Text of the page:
Golfers to raise money and awareness with Pink Bra Revolution

Organizers for the Pink Bra Revolution show they’re not shy when it comes to raising money and awareness for breast cancer. These ladies recently posed in their pink bras at the Bangor Municipal Golf Course, where the annual Susan G. Komen Rally for the Cure golf tournament — this being the first year with pink bras — will be held. From left are Marilyn Hughes, Nancy Hart, Diane Herring, and Sandi Bourgoin.
David M. Fitzpatrick
Organizers for the Pink Bra Revolution show they’re not shy when it comes to raising money and awareness for breast cancer. These ladies recently posed in their pink bras at the Bangor Municipal Golf Course, where the annual Susan G. Komen Rally for the Cure golf tournament — this being the first year with pink bras — will be held. From left are Marilyn Hughes, Nancy Hart, Diane Herring, and Sandi Bourgoin. Buy Photo
Posted July 30, 2013, at 2:30 p.m.

The annual Susan G. Komen Rally for the Cure golf tournament to raise awareness of breast cancer and money for local outreach and education will be held Aug. 8 at the Bangor Municipal Golf Course, but this year things will look a bit different. The women who participate in the tournament will be wearing bras.

But not just any bras — pink ones or white ones with pink bling — outside their golf shirts.

For co-chair Diane Herring, an 18-month breast cancer survivor, it’s about drawing attention to a serious problem that can’t be hushed, ignored, or hidden inside golf shirts. So most of the participants — about 46 so far — will be wearing pink bras over their golf shirts in the Pink Bra Revolution.

“Wearing pink bras, or white bras with pink decorations, will be optional; this is not mandatory,” Herring said. “However, a two-dollar fine or penalty will be assessed for any ‘non-conforming ta-tas.’”

Any revenue from that pot will be donated to the local Komen organization.

Participants will be required to sport their external bras during morning registration and lunch after the tournament, but “It is your choice as to whether you want to wrestle through the game with your ‘blinged-up bra,’” Herring said.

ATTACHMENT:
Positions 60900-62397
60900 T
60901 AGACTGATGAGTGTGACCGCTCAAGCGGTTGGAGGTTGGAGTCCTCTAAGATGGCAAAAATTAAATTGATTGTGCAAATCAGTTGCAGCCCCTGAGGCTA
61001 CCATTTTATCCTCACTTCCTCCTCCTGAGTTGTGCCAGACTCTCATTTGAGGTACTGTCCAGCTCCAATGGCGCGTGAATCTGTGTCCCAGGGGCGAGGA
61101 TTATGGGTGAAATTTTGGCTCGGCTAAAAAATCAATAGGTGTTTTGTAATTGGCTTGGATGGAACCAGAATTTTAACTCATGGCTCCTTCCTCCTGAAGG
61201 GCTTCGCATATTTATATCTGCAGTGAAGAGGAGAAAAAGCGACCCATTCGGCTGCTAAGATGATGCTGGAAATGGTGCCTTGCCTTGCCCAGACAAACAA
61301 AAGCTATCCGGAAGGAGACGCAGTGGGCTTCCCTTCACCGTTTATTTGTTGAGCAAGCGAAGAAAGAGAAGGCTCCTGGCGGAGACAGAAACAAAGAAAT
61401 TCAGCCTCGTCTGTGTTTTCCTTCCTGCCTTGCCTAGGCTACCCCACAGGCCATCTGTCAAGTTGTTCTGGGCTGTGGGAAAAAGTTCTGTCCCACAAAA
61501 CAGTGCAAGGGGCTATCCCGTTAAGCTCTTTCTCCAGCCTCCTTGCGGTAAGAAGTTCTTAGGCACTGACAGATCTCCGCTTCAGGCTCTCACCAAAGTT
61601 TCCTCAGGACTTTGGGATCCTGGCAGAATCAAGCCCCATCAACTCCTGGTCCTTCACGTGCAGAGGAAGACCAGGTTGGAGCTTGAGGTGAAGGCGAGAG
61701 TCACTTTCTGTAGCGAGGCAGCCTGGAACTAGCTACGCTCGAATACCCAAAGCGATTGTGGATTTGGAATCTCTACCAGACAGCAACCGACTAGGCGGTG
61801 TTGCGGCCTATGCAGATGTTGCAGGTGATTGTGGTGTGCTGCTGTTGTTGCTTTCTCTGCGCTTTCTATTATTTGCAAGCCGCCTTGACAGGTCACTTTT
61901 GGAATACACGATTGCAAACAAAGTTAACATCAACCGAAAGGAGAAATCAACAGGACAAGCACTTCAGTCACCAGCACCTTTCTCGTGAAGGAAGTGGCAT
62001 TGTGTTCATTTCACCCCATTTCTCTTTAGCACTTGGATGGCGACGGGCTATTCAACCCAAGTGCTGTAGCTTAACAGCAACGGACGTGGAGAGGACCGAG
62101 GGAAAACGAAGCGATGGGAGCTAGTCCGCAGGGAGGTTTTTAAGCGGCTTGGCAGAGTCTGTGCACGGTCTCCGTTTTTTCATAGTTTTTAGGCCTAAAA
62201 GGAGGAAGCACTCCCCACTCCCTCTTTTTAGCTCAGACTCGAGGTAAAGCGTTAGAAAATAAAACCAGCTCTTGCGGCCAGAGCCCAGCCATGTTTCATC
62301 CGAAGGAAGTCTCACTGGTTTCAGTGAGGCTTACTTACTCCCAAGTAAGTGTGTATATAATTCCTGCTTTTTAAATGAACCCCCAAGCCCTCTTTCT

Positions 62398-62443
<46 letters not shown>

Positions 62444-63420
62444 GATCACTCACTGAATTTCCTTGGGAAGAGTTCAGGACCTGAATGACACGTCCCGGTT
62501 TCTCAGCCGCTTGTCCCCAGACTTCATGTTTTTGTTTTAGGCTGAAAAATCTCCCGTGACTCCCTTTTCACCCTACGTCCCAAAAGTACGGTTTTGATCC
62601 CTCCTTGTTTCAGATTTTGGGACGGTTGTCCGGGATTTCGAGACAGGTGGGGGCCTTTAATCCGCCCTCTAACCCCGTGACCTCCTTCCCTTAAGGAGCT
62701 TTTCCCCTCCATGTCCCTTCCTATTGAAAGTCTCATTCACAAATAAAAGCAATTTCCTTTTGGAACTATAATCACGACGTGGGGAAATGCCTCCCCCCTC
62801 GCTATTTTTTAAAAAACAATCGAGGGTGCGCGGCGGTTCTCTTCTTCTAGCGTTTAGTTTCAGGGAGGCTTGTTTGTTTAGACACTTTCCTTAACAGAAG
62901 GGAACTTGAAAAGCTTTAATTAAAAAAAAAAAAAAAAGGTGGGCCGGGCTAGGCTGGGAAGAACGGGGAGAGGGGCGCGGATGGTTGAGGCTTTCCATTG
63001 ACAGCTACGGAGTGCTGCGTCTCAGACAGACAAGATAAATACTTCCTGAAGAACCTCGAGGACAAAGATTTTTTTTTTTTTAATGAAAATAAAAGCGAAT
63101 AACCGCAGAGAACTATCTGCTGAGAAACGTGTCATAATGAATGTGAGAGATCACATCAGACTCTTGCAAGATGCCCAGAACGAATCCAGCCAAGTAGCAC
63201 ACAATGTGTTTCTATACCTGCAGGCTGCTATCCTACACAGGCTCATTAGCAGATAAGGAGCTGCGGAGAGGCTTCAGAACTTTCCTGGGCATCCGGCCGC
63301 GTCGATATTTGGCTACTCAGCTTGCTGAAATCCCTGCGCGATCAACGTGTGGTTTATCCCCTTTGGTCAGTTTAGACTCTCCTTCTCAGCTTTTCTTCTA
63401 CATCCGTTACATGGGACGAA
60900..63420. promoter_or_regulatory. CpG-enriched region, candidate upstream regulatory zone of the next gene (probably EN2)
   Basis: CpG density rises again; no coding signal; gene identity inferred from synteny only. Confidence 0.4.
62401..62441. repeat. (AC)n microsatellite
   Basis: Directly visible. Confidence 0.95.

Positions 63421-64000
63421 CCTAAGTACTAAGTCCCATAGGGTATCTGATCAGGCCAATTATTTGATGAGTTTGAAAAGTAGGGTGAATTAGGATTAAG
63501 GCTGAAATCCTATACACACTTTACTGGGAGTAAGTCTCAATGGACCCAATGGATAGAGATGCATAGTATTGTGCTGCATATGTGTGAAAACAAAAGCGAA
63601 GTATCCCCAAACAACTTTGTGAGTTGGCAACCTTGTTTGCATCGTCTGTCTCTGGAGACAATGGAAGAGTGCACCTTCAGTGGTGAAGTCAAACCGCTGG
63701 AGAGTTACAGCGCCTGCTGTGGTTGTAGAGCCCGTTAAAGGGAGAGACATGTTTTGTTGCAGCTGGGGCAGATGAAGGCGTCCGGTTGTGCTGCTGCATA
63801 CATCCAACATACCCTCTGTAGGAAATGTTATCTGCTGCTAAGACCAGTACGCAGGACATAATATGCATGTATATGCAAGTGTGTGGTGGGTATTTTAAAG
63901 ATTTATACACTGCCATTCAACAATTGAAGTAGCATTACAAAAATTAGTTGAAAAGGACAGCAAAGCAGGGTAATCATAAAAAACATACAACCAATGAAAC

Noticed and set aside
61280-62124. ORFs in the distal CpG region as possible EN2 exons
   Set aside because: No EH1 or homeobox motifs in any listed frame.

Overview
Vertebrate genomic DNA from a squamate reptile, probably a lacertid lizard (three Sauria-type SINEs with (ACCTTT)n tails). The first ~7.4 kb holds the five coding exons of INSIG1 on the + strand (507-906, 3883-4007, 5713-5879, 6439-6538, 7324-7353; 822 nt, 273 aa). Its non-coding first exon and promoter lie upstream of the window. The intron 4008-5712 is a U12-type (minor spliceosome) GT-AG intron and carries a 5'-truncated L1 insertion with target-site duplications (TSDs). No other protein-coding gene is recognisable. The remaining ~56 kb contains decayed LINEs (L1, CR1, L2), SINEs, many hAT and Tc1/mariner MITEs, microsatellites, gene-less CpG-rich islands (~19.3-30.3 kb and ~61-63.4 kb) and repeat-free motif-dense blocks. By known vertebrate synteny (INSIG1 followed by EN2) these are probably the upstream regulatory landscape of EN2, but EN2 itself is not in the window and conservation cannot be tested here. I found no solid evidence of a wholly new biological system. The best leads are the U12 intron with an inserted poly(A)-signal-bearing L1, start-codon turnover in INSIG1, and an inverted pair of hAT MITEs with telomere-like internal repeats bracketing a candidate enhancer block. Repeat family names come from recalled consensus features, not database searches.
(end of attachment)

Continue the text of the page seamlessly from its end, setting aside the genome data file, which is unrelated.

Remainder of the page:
Judges will award prizes in various categories, such as the most beautiful, the funniest, and the most creative bra ensembles. There also will be side games where pink feathers will be placed, such as a game where participants try to throw golf balls into a cup — a 46DD cup.

If it all sounds a bit silly, it’s by design. While Herring says there’s nothing funny about breast cancer, being able to find a bit of humor while working to fight off this disease helps take the edge off the devastation of diagnosis.

“For this to become a fun and celebratory event, we all have to invoke our sense of humor, lose a little vanity, set aside a bit of modesty, and basically lighten up and enjoy,” said Herring.

According to a recent letter from the Maine affiliate of Susan G. Komen for the Cure, the greatest risk factors for breast cancer are being female and growing older two things completely out of human control, and lifestyle and dietary modification can only do so much.

“The bottom line is we need to improve our percentages of survival through early detection and raise funds for research that will eventually result in the dreaded words ‘breast cancer’ being obsolete,” Herring said.

She knows what she’s talking about. A routine mammogram detected Herring’s breast cancer. She and her co-chair, Nancy Hart, have sisters who are also breast cancer survivors. So while the women are having a bit of fun, they take the subject matter extremely seriously.

“We hope to raise awareness of this horrid disease, spread the word about the extraordinary importance of early detection through annual screening mammograms, celebrate the survivors, and remember out friends, relatives, and all other victims that have succumbed to breast cancer,” Herring said.

She and Hart developed the idea for the tournament when they attended a similar event in Florida over the winter.

“It was mostly 70- and 80-year-old women totally decked out in pink bras,” Herring recalled. “That gave us the inspiration and the idea to do it here.”

There’s a $25 entry fee, which includes lunch and competition prize money, as well as the usual $18 greens fee. A $20 suggested donation to Rally for the Cure is requested; that will get donors a Komen magazine subscription, a Komen goodie bag, and eligibility for the Par 3 “closest to the pin” Skills Challenge.

The Aug. 8 event starts at 8 a.m. Registration must be in advance by emailing nutcub@aol.com.

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